“Does humiliating a woman make you feel like a big man, little boy?”
“What did you say to me?” I tilt my head, annoyed and intrigued that the tiny thing has the balls to insult me. She frowns, and I’m irritated to find I like her frown. She repeats herself slowly, likely for emphasis.
“You have no idea who the fuck I am, do you?”
She scoffs at me. “Just ‘cause your daddy thinks he owns this town and donated some money to get a school named after him doesn’t make you special, Ryder Rothwell.”
Oh, the girl has no fucking idea how many lines she’s crossing. I close the short distance between us in a few strides. The closer I get, the more frustrated I become. The girl doesn’t flinch. She just stands with her hands on her small hips, chin jutted out in defiance. My eyes roam down to the slim column of her neck, and my fingers ache to reach down and wrap around it.
She cocks a brow. “Boys like you don’t scare me, never have, and never fucking will.”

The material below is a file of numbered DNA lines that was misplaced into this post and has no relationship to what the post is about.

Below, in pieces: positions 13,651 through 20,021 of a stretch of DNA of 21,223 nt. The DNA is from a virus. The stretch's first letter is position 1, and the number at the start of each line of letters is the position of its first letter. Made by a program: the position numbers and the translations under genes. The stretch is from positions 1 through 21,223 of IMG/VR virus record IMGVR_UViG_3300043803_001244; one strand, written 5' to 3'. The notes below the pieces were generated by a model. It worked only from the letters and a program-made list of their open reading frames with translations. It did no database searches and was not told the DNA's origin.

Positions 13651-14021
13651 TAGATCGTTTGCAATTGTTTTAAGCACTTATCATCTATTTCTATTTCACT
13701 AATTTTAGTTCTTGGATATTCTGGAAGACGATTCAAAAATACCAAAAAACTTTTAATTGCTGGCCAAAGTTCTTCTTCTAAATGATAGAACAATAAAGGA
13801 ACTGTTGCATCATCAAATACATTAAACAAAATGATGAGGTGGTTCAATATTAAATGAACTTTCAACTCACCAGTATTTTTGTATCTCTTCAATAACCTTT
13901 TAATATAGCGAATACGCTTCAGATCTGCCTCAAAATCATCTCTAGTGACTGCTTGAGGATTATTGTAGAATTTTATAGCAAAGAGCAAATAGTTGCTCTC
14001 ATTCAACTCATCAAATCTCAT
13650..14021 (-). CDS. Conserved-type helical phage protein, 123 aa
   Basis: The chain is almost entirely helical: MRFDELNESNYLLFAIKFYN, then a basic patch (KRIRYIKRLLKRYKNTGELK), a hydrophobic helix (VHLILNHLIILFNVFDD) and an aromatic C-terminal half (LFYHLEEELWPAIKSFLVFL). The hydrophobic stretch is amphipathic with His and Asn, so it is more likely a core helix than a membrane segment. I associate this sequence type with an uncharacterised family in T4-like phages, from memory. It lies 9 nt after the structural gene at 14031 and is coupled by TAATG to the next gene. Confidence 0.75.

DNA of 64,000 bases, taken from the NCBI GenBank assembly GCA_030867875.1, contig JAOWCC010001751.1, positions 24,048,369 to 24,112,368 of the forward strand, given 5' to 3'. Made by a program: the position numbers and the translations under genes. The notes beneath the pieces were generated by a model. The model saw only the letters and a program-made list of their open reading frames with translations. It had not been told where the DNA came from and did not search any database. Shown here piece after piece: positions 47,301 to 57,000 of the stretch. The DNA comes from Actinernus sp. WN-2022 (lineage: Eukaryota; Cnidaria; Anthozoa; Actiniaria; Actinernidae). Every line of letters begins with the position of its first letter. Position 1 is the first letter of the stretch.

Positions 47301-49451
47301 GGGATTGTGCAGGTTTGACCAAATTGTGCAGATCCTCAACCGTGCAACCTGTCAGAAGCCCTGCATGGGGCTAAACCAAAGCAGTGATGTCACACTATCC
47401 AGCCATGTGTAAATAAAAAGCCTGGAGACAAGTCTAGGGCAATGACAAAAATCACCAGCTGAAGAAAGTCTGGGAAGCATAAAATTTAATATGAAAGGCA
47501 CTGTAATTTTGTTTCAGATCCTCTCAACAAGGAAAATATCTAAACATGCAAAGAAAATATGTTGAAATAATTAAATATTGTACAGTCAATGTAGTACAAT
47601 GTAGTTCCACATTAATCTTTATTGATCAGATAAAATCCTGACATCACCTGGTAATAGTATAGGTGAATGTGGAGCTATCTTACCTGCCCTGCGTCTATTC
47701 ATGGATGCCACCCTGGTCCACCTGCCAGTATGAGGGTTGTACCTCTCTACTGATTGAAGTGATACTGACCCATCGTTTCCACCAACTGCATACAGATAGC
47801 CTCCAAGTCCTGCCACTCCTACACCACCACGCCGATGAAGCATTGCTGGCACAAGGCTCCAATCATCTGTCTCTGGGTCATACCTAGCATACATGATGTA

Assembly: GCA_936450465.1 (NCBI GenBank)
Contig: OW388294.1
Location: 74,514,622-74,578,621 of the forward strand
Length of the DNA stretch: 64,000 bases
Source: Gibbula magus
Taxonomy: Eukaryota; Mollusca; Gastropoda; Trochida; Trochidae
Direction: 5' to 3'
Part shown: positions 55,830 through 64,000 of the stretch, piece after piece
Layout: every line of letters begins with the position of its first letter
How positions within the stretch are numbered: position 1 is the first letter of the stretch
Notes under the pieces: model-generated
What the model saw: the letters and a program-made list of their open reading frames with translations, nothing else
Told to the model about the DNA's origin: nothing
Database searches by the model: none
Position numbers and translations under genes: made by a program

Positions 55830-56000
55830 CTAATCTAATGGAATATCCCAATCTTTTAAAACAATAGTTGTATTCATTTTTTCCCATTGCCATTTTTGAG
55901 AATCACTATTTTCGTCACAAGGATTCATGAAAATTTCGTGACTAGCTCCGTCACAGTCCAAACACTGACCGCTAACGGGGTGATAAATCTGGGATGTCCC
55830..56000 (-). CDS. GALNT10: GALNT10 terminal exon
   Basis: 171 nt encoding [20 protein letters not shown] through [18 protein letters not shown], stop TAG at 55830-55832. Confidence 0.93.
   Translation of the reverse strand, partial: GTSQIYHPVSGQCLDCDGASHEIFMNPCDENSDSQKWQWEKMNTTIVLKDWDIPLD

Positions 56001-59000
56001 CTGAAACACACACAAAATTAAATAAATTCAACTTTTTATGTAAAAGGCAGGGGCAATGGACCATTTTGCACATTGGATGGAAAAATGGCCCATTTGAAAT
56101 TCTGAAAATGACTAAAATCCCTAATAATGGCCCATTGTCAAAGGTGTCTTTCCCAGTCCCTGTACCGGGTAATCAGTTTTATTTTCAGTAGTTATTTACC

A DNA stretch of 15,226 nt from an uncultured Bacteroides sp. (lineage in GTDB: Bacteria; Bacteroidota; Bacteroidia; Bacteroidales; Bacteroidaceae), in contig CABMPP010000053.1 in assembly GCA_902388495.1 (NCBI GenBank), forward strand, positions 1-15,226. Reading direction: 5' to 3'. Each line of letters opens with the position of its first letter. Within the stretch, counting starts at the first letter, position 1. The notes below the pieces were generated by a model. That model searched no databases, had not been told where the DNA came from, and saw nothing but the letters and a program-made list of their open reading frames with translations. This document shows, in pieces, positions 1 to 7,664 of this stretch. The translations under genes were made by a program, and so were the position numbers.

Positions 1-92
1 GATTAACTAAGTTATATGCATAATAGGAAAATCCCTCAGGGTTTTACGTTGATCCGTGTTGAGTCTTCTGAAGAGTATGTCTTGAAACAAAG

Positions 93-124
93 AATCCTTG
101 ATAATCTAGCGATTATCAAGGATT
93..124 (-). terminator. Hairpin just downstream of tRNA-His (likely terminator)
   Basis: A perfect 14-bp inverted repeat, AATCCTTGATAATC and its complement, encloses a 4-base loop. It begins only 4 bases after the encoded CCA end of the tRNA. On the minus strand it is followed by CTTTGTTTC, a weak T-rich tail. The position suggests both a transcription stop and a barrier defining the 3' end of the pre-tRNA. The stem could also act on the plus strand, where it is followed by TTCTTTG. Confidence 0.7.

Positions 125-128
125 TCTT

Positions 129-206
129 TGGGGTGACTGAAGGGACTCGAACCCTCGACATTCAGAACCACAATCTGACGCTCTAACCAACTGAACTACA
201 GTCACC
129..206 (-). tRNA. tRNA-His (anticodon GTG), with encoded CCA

“You sure about that, sweetheart?”
“Oh, I’m all kinds of sure.” She stares me down, shoulders past me, and walks toward Cassandra, who stands watching our exchange with a stunned expression.
“You alright?” Marcella’s cousin, A — something, asks Cassandra. I didn’t even catch the girl’s name when Dylan was begging me to invite her to my party, but now I want to know, so I can make her regret ever talking to me the way she did.
“I don’t need you to stand up for me,” Cassandra snaps.
“See there, kitten. Some girls know their place.”
She turns toward me. “Where’s that?”
“At my feet.”
Her cheeks redden, and I turn away, climbing into my Wrangler. Oh, she’s going to be sorry. Nobody crosses me and gets away with it.